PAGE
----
November 19, 2021
Combining insurance and FreightTech to hurdle any cross-border issue
Risk mitigation involves both insurance and technology solutions
They say the grass is greener on the other side of the fence, but in terms of shipping, this is definitely not the case for goods bound for Mexico. Cross-border shipping carries inherent risks that often can’t be avoided. From differing rules and regulations to theft, it’s best to equip your business with partners who know the ins and outs of shipping on both sides of the border.
Mark Vickers, Reliance Partners’ executive vice president of international logistics, teamed up with Troy Ryley, president of Redwood Mexico, to share best practices for improving cross-border trade and risk management.
The latter should be addressed first when considering operating on the other side of the U.S. Southern border. It goes without saying that safety remains the top concern for carriers in Mexico, especially in its central and western regions.
Over 5,000 cargo thefts were reported in Mexico during the first half of 2021 alone. According to Mexico’s National Public Security System, the items most often stolen include food and beverage items, clothing and footwear, auto parts, steel, tires, and alcoholic beverages.
This poses safety risks directly to the carriers, but the shippers themselves can equally suffer — financially, at least. Vickers has discussed this in previous articles with FreightWaves, comparing Mexico’s freight insurance requirements to the “Wild West.”
Keep in mind that carrier liability in Mexico is nearly nonexistent, as carriers aren’t required to provide coverage for shipments, leaving shippers on the hook for damages. Consider this: U.S.-based motor carriers can be liable for up to $1 million in cargo loss, while Canada-based carriers have a maximum liability of $2 per pound of freight. In contrast, Mexico only requires carriers to be liable for $0.025 for every pound transported.
It’s for these reasons that Ryley urges shippers to utilize cross-border insurance to mitigate risks south of the border. Although beneficial, preventative measures like carrier vetting, trailer-tracking technology and increased security at facilities are only effective to an extent.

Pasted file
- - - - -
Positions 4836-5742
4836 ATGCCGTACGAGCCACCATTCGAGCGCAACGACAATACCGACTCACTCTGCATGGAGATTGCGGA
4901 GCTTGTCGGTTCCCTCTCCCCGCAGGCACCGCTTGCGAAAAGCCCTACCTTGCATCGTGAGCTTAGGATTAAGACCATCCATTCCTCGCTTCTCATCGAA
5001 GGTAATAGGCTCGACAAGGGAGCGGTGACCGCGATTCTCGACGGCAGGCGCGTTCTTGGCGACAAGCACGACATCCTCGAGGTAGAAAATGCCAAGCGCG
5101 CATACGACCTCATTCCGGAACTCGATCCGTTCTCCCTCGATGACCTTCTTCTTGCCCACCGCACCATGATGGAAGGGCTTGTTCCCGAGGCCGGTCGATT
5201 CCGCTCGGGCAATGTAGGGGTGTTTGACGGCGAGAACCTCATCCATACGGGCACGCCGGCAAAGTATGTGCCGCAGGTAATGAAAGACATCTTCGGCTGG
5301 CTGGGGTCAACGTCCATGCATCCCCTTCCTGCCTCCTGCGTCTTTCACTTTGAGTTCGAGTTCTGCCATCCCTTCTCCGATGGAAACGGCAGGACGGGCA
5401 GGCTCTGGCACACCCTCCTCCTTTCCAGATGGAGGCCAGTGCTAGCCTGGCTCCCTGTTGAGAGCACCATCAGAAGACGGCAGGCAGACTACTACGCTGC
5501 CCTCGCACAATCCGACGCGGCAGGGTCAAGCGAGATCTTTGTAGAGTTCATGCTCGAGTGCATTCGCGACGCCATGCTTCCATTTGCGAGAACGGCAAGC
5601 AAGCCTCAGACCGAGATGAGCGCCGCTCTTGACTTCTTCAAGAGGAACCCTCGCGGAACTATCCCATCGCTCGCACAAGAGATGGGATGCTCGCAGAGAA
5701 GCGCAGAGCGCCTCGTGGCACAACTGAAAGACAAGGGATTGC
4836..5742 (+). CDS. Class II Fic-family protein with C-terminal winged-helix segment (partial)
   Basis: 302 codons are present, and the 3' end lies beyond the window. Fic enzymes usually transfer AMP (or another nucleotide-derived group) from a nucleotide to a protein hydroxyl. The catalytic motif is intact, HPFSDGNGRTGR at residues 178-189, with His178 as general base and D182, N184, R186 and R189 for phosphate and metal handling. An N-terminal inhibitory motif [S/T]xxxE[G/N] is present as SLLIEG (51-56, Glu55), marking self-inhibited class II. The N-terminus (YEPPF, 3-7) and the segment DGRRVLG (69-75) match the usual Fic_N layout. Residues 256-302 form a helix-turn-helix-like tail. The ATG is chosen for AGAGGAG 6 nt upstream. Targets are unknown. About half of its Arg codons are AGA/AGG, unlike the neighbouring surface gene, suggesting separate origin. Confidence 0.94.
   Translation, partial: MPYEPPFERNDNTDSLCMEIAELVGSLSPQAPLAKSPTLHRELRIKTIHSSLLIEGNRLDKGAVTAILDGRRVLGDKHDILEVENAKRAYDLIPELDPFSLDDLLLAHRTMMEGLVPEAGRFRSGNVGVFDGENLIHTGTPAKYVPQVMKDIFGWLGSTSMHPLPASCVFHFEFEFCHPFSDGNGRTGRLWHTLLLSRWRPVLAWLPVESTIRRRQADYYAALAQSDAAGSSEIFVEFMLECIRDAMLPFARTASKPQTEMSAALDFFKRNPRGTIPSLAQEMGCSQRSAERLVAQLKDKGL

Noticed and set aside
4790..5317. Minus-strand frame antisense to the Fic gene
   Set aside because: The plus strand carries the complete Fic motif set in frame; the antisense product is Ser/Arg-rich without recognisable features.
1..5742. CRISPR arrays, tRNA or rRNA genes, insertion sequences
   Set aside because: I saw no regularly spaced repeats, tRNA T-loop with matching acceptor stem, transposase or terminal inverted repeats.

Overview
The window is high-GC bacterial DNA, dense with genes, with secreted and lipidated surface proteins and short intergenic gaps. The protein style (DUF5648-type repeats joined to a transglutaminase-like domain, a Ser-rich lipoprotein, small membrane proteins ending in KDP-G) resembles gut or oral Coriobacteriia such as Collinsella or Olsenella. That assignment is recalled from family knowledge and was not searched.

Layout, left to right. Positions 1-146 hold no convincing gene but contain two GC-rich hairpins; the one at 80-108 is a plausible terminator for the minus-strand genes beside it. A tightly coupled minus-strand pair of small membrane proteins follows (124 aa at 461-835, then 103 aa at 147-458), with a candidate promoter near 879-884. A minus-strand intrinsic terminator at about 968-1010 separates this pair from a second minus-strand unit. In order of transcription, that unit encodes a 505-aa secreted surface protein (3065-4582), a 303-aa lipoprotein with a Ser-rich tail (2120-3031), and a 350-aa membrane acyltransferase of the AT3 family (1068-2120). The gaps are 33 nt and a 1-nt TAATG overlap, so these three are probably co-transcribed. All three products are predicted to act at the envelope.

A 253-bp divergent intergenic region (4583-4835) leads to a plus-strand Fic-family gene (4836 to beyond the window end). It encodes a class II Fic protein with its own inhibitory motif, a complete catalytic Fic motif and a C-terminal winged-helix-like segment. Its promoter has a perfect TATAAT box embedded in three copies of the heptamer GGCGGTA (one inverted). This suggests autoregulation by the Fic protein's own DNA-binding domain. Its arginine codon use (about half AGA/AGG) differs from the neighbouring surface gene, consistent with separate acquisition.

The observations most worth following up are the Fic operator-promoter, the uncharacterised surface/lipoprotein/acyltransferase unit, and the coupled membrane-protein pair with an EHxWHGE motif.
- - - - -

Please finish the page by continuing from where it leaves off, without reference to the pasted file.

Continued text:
“The bad guys are smart,” Ryley said. “They have jamming units; we’ve seen jamming units that’ll actually jam the signal for any kind of tracking device, whether it be inside or outside the vehicle.”
He reasoned that transferring risk away from theft is hard when it’s rampant across the country. Moreover, Ryley said it can be very difficult to recover stolen assets.
“Reliance Partners has been a fantastic partner, providing us with quick, accurate, timely and responsive quotes,” Ryley said. “We feel very comfortable recommending them to major clients of ours, to Fortune 500 companies when we need that type of coverage.”
Borderless Coverage powered by Reliance Partners provides cross-border cargo insurance for the price of only a fraction of the load value. Not only is it relatively inexpensive, but the coverage extends to both domestic and international shipments of all varieties.
U.S. shippers have found it incredibly easy to deploy each of their loads to Mexico using Borderless Coverage’s shipper’s interest usage-based insurance because of its ability to provide all-risk full or partial value coverage for their products in Mexico and around the world.
“We created Borderless Coverage specifically for shippers, brokers and carriers that needed Mexican cargo insurance; however, we built it on an international platform, so you can get coverage from pickup to delivery anywhere in the world,” Vickers said. “Our number one use case just happens to be Mexico because of all of the uncertainties that Ryley has discussed.”
With the right coverage in place, shippers can enter the Mexican market with confidence, which allows them more time to improve their cross-border operations. The growing need for even greater digital logistics has, in turn, led many shippers and carriers to Redwood.
The border affects shipping in many ways other than safety. Discrepancies in regulations and business practices, not to mention language and culture, often induce headaches for shippers.
“I have called it a black hole for years,” Ryley said. “The problem is that you’ve got so many points of contact, including both U.S. and Mexican carriers, processing agents, U.S. and Mexican customs brokers, Mexican forwarders, and shippers at the origin point, all of which nobody’s been able to bring together. That’s what we’re doing at Redwood.”
Redwood’s technology suite provides users with trucking visibility into U.S. and Mexican carrier operations. This suite includes LoadRunner TMS and its intuitive Logistics Platform as a Service (LPaaS), which offers plug-and-play logistics technology and freight services to fit your cross-border needs.
“We can connect anyone to anything,” Ryley said, describing its open logistics ecosystem, which offers both real-time, API-lead digital logistics and 3PL services, as well as platform services to implement and integrate your data supply chain.
“We’re incorporated in both Mexico and the U.S. and are fully functional as a cross-border truck brokerage business,” Ryley said. “Redwood also handles U.S.-Mexican customs brokerage as part of our operations, warehousing distribution, along with a slew of other services, including technology solutions.”
Vickers stated that the best way for global shippers to access all-risk, shippers’ interest cargo insurance in Mexico is through their top freight brokers like Redwood. “It’s great to have a partner like Redwood who understands the technology associated with visibility and the technology now associated with cargo insurance.”